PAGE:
The project began with the labeling of rare trees in the five acre arboretum behind the beach. The arboretum was planted the 1920's under the direction of Arthur Fairchild who deeded Magens Bay to the people of the Virgin Islands in 1947. We assisted MBA and the Charlotte Amalie Rotary Club with a three-year effort to clear aggressive weeds and hurricane debris from the arboretum after Hurricane Hugo.
Unfortunately, only three months after the restored arboretum was introduced to the public in June 1995, Hurricane Marilyn ripped through the area and destroyed most of the beautiful rare trees. After Hurricane Marilyn, CES helped MBA to obtain a $59,000 grant from the Federal Emergency Management Agency (FEMA) to restore damaged mangroves, beachfront vegetation and the arboretum. In October 1997, under CES' direction, 160 trees were purchased and planted at Magens Bay. Several of these trees are extremely rare native species, such as the small tree, Solanum conocarpum, known from only one location in the dry forest of St. John. Other acquisitions are rare or unusual exotic trees, such as the five varieties of "frangipani" from the Honolulu Botanical Gardens.
Through efforts initiated by CES, an Urban and Community Forestry Assistance Program (UCFAP) grant was awarded to Magens Bay in July 1997 to maintain and label newly planted trees. UVI-CES, MBA, Senator Donastorg's Save Magens Bay volunteers, and the V.I. Resource Conservation and Development Council, Inc. (VIRC&D) are collaborating in implementing this Magens Bay Tree Restoration Project.
Magens Bay is the primary UVI-CES tour destination on St. Thomas due to its easy accessibility and variety of natural habitats. Tours along Magens Bay's beach and coastal rocks featuring the special ways that plants have adapted to these challenging habitats can be arranged by contacting Toni Thomas, CES Natural Resources Agent, at 693-1084.
VI Natural Beauty Begins With The Home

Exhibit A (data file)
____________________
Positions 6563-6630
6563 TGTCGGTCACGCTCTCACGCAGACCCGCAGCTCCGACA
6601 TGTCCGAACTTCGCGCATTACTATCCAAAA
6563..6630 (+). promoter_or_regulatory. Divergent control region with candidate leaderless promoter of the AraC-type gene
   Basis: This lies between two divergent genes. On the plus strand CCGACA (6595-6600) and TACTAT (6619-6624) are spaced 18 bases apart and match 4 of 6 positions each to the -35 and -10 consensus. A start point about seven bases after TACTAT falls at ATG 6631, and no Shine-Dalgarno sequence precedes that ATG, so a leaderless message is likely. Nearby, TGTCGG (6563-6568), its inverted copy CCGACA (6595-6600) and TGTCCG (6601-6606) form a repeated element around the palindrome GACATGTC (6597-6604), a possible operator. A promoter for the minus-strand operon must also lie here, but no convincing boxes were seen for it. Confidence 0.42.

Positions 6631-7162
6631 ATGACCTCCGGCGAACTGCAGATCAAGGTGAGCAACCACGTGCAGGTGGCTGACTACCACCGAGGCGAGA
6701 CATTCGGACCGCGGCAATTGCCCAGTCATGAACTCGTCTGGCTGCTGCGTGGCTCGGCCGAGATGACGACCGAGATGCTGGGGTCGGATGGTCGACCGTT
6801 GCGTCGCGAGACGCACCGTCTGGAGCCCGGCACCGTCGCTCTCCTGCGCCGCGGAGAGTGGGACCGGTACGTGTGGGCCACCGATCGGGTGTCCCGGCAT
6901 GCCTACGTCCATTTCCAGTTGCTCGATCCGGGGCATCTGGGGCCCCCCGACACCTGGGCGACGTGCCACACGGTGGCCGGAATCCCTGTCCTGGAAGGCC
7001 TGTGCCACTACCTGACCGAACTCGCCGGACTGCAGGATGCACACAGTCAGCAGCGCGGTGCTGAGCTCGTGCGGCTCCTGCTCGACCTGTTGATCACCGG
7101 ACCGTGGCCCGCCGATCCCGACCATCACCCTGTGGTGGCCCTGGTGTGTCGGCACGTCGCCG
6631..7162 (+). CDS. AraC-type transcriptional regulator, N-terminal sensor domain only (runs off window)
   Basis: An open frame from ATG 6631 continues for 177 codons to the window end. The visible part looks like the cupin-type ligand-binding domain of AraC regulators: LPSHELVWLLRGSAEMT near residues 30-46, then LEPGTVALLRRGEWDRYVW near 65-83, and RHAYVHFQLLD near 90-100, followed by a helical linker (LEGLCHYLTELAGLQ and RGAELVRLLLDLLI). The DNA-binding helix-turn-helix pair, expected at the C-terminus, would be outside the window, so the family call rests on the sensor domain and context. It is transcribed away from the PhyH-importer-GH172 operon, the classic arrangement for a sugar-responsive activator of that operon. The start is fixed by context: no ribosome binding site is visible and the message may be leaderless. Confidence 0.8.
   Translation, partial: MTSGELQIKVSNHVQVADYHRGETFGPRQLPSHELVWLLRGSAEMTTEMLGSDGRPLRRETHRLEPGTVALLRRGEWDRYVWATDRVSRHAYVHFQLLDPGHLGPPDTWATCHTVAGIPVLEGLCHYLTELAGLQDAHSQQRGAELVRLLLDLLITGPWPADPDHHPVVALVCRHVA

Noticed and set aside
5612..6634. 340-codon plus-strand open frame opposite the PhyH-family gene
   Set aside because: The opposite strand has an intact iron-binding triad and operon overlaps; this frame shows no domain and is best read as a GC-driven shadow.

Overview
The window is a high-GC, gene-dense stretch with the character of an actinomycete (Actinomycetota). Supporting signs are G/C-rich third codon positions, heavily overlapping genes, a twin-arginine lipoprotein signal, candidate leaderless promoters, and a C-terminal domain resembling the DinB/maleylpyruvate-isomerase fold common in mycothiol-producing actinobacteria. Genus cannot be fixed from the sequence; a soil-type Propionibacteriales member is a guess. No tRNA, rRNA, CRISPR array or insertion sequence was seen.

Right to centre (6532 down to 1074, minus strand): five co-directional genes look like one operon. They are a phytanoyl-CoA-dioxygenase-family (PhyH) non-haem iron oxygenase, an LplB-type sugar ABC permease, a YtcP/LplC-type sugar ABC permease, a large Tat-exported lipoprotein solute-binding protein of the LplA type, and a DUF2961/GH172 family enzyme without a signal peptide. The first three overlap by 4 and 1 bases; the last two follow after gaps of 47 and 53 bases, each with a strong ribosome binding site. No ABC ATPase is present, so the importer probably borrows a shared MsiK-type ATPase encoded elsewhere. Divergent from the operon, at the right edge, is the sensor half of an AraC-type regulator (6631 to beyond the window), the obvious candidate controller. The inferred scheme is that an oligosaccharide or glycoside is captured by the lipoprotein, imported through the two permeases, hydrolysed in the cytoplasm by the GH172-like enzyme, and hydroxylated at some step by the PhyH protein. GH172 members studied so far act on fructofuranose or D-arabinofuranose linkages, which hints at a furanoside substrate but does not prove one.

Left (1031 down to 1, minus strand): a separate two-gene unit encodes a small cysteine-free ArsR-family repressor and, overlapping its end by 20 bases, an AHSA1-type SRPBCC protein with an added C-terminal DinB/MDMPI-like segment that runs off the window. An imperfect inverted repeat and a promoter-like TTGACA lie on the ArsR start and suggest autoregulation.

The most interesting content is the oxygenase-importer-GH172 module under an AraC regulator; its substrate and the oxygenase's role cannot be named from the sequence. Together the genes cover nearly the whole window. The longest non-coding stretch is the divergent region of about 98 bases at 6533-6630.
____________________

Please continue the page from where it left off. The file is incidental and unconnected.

CES supports the belief that each individual's actions can have a positive impact on the environment by providing the community with information about practices and methods to improve and preserve the natural environment around our homes. Some of these practices and methods include:
• Follow good land-use and land clearing practices as outlined in the Virgin Islands Environmental Protection Handbook, 1995.
• Incorporate existing native trees and other native vegetation into the home landscape.
• Preserve natural buffer zones of native vegetation (native forest remnants) around home sites for protection from wind storms and as wildlife habitats.
• Use non-porous paving materials (gravel, concrete pavers) for driveways and walkways.
• Recycle yard wastes by mulching and composting.
• Cultivate more food in less space by planting smaller "intensive" box gardens for growing produce and dwarf fruit trees. This allows you to preserve more of the native vegetation on your property.
• Learn about how you can control soil erosion by installing mulch matting (especially during earth change operations), planting grass or ground covers, and terracing with cellular confinement systems or gabion baskets..
• Develop renewable and conservative energy sources (solar power, passive solar cooling rather than air conditioning, fluorescent light bulbs, rechargeable batteries).
• Use Least Toxic Household Products like vinegar, alcohol or baking soda for cleaning and chlorine alternatives for swimming pools.